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Amanda Lawrence shares what she sacrificed this Lenten season.

A mild answer turns back wrath, but a harsh word stirs up anger. (Proverbs 15:1)


Practically every day of my existence has involved a visit from my impatience goblin, a nasty little devil who provokes me to get mad and lose my cool. It rears its ugly head when I’m short with my son. Or when I forget where I left something (like my keys or laptop).

My impatience goblin isn’t all bad. Sometimes it prevents me from getting trapped in useless relationships or dead-end jobs. It tells me I’m hungry or need more water; however, those are exceptions, not rules.

The impatience goblin often threatens my peace, reminding me I’m not in control. In the aftermath of its visits, I’m regrettably stuck remembering that the world doesn’t revolve around me. The stress of my frustrations takes a toll on my household mentally, spiritually, and emotionally.

Even when my snappy outbursts worked, the hurt feelings indicated this wasn’t how a family should communicate. Those moments after I lose my temper linger with us like hot coals scorching our skin. Yet somehow, I never learn!

I often contemplate my impatience.

Why am I rushing to get from point A to point B?

There’s never an appropriate answer.




Days before Ash Wednesday, my impatience goblin got the better of me while my son was practicing driving. I maintained my peace on the back roads, highway, and almost to the end while he circled a nearly empty parking lot looking for a space.

“Just park!” I snapped.

Why? I couldn’t tell you. We had nowhere to be and nothing to do except practice driving. My goblin’s reaction tarnished what should have been a celebratory occasion. We both felt awful. That catalyzed me to consider why I’ve accepted my impatience for so long.

I took it to Adoration and Confession. While praying my penance, I put my priorities in order, remembered that heaven is the goal, and gave my annoyances to God. In those mindful moments, I recognized why surrendering snappiness might make for a more fruitful penitential season. So, I sacrificed the ugly parts of my impatience goblin and its angry, aggravated outbursts for Lent.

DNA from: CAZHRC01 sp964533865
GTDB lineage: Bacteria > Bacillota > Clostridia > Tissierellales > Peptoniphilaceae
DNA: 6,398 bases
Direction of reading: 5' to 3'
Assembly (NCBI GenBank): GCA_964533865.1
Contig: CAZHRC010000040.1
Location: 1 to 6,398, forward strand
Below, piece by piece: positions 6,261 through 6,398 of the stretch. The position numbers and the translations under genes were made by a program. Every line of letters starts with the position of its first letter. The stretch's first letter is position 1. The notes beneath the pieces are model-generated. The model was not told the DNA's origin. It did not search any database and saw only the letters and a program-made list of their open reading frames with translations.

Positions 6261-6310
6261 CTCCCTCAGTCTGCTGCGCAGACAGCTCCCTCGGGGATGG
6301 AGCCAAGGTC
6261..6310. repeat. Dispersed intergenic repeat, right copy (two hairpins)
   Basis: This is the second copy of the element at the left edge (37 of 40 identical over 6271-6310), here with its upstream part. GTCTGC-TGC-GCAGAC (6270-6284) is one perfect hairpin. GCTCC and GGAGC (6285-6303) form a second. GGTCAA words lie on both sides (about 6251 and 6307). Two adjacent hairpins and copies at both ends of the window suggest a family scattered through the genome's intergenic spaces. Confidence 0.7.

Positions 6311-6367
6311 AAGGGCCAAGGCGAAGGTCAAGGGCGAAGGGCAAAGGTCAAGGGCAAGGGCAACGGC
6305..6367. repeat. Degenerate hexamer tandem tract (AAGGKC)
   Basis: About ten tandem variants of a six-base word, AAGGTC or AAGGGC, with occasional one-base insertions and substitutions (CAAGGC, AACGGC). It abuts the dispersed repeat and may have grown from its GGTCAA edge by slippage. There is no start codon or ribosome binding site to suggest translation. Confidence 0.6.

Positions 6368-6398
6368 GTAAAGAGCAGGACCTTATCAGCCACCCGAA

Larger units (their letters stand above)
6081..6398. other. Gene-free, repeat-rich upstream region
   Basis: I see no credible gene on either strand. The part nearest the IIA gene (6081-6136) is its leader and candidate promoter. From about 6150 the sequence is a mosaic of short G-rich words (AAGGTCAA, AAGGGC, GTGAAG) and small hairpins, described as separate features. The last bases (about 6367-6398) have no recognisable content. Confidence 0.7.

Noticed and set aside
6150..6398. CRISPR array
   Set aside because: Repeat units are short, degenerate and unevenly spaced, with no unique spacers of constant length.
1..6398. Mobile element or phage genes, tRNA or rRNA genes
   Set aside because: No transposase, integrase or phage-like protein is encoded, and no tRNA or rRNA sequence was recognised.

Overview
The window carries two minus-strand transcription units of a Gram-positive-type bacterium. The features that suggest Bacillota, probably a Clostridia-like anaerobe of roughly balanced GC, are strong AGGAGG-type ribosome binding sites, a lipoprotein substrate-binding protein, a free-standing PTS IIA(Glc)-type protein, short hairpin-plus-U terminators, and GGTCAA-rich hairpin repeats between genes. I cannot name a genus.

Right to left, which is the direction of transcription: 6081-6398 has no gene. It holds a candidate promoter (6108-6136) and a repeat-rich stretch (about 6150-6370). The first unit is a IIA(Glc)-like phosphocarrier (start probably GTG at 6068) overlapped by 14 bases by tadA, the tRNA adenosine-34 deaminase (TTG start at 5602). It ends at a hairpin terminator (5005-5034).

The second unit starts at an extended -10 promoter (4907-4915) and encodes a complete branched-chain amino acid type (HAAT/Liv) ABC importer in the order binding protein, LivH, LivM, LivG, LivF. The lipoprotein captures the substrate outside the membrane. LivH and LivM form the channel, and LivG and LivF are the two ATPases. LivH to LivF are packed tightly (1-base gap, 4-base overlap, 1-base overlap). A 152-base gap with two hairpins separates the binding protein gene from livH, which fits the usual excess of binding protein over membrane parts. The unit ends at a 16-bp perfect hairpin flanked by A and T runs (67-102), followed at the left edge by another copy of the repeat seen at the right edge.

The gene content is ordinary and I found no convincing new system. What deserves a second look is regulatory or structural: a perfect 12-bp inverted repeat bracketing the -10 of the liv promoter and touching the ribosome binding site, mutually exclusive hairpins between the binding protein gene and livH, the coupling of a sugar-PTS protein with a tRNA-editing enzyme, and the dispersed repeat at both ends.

Acknowledging the root of impatience helps address it.

For me, it’s sadness and anxiety because, while it seems like I’m in a rush, the future terrifies me. Time moves fast around us, but I feel stuck in the mud going nowhere. The irritable reaction became a club to beat back my apprehension.

My son is growing up, and we spend much of our days dealing with emerging adulthood: college and career exploration, SAT prep, driving, job hunting, interviewing, budgeting, the military draft (sure, there hasn’t been one since the 1970s, but he still has to register), and the cold hard reality that—literally overnight—he’ll be an adult on his next birthday.

Instead of soaking up the last of our fleeting moments together like butter on a warm roll, I let my impatience goblin spew venom over them.




Change is complicated. When life feels chaotic and totally out of control, I struggle. I’m only human. All I can do is my best. I want my son to understand that as he enters adulthood and faces the same situations.

That’s why I’m surrendering my need to manage things through agitated noise and offering my anxious feelings to God. I’m trying harder to be present when those uncomfortable occasions arise. That means fighting to keep my cool and giving constructive feedback, not snappy remarks. All this pressure sits heavy on my child’s shoulders, too, and my impatience goblin isn’t helping. It’s hurting by nurturing the goblin sprouting inside of him. What’s fed grows.

Rather than allow that nasty little devil to affect my mood, I’m tuning it out! Lent is about muting the distractions and roadblocks that keep us from loving God and our neighbor with every fiber of our beings. It’s more Him and a lot less us.

Sacrificing the impatience goblin involves trading bad habits for healthy, holy ones that persevere past Pentecost. It means rethinking reality, quieting my mind, and listening to what God wants instead of what I think I need or want to do. Some of my discernment comes from prayer and Adoration, and some from opening my heart and discussing things with my child.


Click to tweet:
Knee-jerk reactions won’t disappear overnight. Change takes work. That’s one reason it’s so hard. #CatholicMom


Knee-jerk reactions won’t disappear overnight. Change takes work. That’s one reason it’s so hard. I must prayerfully alter my thinking processes, expectations, and routines to see improvement. Fortunately, everything’s possible with grace!

Forgiveness became my prescription.

Resentment, grudges, and self-loathing don’t guide us to heaven—forgiving those who trespass does, even when we’re that person. In practicing absolution, I’m teaching my son to do the same.

Faith is a journey. Sometimes we get stuck in the mud. In those moments when we feel the most trapped, God is working on us. Spiritual growth hurts, but the growing pains are worth it!

Please pray I’ll remember that during these transitional times.



Copyright 2023 Amanda Lawrence
Images: Canva